Hey, remember when Meat Loaf was on SNL?
Oh, sorry. Had you managed to erase that part of your brain?
There was no reason for Meat Loaf to be as bad as he was that night. He’d been in Hair on Broadway, along with the touring company, and did a long stint with Rocky Horror.
In other words, performing in front of a live audience should’ve been a cinch.
Instead, it ranks as one of the series’ most embarrassing segments, and that’s really saying something.
Luckily for him, at that point, everybody in North America including their grandma had already purchased Bat Out of Hell, including me. My copy is signed and everything. It is a great record, period.
The same couldn’t be said for The Clash when they made their American TV debut on a now forgotten SNL ripoff, Fridays, in 1980. This performance probably turned more viewers off than anything else.
Shout Factory just uploaded a superior quality video of their performance to YouTube because they’re selling a Fridays DVD for some reason. Previously only crappy taped-with-my-VCR versions have been available.
Unless you’re an Andy Kaufmann completist, the only reason to buy this DVD is for the musical performances. In its short unfunny history, Friday’s hosted lots of the day’s best, like Pat Benatar, the Cars and Devo.
The Clash could be a mixed bag live. I was unimpressed by them when I saw them live (admittedly at a great distance in a less than ideal outdoor venue. And I was drunk.) And I didn’t hear a decent bootleg until decades after they broke up.
Their live reputation seemed to be based more on sheer energy and charisma than musical aptitude.
Mick dropped notes, and more frequently, Joe mixed up the words.
I always figured Paul was contractually obligated to take off his shirt by the third number as a way to distract from all that.
That gif is taken from videos of their 1977 Munich gig.
These recordings are a cornucopia of great little moments:
Paul’s “nasty” translated for the German subtitles into “Nazi;” Mick in full JAP mode, vowing never to return to Germany while angrily wielding his fork like a toddler — and that’s just the first 15 seconds.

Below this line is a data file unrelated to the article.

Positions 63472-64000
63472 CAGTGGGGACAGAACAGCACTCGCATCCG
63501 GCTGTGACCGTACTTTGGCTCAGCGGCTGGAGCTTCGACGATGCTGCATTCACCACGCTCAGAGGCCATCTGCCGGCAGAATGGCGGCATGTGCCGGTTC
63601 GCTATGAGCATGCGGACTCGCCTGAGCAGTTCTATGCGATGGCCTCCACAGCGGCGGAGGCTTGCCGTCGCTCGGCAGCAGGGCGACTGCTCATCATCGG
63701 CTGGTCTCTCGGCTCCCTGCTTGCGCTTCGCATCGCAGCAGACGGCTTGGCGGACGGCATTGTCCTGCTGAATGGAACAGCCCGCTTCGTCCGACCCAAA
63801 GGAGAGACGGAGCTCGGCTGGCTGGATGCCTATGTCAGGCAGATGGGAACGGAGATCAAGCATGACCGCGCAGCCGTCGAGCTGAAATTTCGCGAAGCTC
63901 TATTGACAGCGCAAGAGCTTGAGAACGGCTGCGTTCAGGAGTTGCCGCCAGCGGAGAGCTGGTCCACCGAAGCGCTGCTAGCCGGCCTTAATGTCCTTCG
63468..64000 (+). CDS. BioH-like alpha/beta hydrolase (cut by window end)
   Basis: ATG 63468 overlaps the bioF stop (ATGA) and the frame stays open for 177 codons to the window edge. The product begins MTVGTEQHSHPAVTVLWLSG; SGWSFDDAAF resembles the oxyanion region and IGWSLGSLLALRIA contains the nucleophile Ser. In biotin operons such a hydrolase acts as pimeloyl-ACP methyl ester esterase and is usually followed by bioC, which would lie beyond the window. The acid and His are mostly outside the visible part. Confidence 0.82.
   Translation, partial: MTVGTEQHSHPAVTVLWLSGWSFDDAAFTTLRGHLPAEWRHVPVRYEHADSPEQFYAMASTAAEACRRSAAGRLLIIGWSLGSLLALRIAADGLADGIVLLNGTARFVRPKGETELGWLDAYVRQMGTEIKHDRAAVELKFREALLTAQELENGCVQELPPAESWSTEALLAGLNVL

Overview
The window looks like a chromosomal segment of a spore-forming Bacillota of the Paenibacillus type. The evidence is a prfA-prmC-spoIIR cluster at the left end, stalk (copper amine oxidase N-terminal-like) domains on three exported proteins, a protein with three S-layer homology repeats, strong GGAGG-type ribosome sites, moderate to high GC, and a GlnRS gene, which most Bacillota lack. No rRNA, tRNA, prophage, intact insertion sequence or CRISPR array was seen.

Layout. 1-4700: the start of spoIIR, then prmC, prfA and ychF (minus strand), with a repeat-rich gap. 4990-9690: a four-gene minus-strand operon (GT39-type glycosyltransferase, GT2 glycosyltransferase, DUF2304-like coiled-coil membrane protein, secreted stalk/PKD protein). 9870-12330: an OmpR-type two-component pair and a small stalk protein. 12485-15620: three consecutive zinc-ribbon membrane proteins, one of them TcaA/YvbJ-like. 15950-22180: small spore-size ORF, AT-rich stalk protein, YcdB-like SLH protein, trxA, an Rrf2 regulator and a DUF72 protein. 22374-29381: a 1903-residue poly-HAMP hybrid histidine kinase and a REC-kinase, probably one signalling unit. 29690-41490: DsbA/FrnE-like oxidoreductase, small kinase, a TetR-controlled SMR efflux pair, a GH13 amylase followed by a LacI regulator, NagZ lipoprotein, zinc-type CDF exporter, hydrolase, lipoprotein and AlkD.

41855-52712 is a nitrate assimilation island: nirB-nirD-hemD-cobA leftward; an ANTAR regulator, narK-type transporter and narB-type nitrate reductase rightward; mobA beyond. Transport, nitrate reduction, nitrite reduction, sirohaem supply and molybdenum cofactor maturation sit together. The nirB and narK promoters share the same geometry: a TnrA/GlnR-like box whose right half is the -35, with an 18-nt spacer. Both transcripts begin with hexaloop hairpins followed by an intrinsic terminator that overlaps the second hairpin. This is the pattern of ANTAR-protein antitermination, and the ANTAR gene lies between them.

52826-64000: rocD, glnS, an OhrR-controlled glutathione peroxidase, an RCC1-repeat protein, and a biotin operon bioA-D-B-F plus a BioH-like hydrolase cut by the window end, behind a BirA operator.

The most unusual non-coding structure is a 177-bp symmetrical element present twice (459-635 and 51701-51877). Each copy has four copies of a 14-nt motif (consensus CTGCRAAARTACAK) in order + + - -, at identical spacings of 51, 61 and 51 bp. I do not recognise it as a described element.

On Fridays, it’s three years later, everybody is probably pissed at everybody else, and you get the feeling they resent having their backstage/NYC fun interrupted.
The song American viewers would have been most familiar with is the hit single Train in Vain.
This is a really sloppy version, almost unrecognizable, due to a likely combination of coke, guitar effects and Ellen Foley-on-the-brain.
Paul is allowed to sing “Guns of Brixton,” the song he wrote all by himself after it dawned on him that the real money was in songwriting royalties/publishing rights.
(Mick repeatedly asked Joe to share the wealth by including all four members on the songwriting credits, but Joe refused and “Strummer/Jones” it remained because SOCIALISM IS AWESOME!)
Is Paul’s performance of “Guns of Brixton” here any good?
Cosmologists call it the “Cinderella Zone” — the precise, delicate earth-like balance of water, oxygen and temperate weather that makes a planet life-friendly.
Almost as rare is what you might call the “Marlene Dietrich Zone”: when a performer’s inability to sing exists in direct reverse proportion to the audience giving a shit.
Paul Simonon is a Class-A Dietrich.
The Fridays set does offer an unusual, almost “Saturday morning cartoon” display of the three major Clash “looks” on stage at the same time:
Scorpio Rising extra; Depression era wanted poster; and “uniforms night” at The Manhole.
The thing that stands out for me is what Joe has written on his guitar.
There’s some dispute as to whether or not it reads “1 MAY TAKE A HOLIDAY” or “I MAY TAKE A HOLIDAY.” Given his political leanings, I’m sure it’s the former.
Perhaps it’s too bad it wasn’t the latter. The surviving members now say the group probably should’ve just taken a much-needed break rather than breaking up less than three years after this performance.
It was the now-dead guy, Joe, who’d wanted to keep touring and recording at their inhuman pace.
Unlike Bobby Darin, Strummer didn’t know he had a fatal heart defect, but it’s always been tempting to speculate that he sensed his time was short.
As far as the breakup, the writing may not have been on the wall, but maybe it was on the Tele.